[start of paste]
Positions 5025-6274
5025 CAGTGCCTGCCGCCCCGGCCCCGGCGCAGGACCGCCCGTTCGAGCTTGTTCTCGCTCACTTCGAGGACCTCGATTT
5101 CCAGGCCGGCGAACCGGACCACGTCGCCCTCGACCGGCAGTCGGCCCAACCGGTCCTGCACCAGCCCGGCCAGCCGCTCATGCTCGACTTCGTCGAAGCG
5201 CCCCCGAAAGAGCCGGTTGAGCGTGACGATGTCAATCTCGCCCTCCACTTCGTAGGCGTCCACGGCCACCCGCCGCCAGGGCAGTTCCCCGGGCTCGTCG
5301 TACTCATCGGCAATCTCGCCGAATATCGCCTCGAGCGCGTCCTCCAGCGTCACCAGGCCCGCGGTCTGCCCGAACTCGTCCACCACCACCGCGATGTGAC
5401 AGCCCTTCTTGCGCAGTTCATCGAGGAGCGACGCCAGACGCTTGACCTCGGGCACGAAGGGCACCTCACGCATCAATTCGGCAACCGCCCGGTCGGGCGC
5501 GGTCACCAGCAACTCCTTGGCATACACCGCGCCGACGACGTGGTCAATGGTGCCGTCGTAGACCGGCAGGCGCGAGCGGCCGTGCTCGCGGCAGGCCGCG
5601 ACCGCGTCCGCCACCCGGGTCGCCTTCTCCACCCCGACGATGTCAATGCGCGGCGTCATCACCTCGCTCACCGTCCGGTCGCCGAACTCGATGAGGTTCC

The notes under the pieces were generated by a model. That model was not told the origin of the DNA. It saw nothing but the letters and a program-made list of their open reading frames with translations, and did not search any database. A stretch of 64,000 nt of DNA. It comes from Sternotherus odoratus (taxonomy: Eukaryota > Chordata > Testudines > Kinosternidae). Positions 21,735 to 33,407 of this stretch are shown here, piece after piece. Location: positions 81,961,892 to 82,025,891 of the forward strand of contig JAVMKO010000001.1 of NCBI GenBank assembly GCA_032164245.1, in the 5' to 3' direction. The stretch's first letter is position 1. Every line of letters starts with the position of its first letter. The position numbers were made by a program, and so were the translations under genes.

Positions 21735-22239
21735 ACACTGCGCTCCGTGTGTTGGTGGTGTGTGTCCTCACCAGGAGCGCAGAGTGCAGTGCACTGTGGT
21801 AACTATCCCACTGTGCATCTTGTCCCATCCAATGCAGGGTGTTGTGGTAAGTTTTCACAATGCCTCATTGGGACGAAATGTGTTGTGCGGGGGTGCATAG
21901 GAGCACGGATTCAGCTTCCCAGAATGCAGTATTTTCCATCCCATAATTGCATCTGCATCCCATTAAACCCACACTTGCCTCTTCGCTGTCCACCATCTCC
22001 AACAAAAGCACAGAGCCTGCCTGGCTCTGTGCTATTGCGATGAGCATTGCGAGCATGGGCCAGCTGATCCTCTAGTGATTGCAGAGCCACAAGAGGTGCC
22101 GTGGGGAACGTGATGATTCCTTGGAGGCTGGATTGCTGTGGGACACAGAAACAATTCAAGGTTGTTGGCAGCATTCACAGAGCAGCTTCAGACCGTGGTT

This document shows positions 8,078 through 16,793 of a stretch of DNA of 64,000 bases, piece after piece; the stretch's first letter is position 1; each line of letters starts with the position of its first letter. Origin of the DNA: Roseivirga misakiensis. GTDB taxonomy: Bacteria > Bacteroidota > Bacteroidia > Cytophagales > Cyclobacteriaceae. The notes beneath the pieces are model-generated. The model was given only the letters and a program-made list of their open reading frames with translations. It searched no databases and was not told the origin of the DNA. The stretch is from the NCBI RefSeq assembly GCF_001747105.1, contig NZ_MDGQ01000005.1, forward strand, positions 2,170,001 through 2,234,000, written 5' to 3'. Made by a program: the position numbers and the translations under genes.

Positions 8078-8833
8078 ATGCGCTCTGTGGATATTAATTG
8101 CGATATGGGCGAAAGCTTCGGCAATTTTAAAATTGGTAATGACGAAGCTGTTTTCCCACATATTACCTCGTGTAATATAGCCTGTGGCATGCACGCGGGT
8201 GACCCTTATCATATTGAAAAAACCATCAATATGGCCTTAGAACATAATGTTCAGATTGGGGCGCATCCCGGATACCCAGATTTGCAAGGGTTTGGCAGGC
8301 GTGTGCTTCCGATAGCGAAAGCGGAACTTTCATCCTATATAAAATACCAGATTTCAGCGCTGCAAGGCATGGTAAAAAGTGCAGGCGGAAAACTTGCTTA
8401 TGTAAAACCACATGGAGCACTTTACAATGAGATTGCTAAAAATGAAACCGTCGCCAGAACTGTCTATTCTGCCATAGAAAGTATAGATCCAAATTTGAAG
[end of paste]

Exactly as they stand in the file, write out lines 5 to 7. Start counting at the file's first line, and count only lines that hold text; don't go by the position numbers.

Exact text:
5301 TACTCATCGGCAATCTCGCCGAATATCGCCTCGAGCGCGTCCTCCAGCGTCACCAGGCCCGCGGTCTGCCCGAACTCGTCCACCACCACCGCGATGTGAC
5401 AGCCCTTCTTGCGCAGTTCATCGAGGAGCGACGCCAGACGCTTGACCTCGGGCACGAAGGGCACCTCACGCATCAATTCGGCAACCGCCCGGTCGGGCGC
5501 GGTCACCAGCAACTCCTTGGCATACACCGCGCCGACGACGTGGTCAATGGTGCCGTCGTAGACCGGCAGGCGCGAGCGGCCGTGCTCGCGGCAGGCCGCG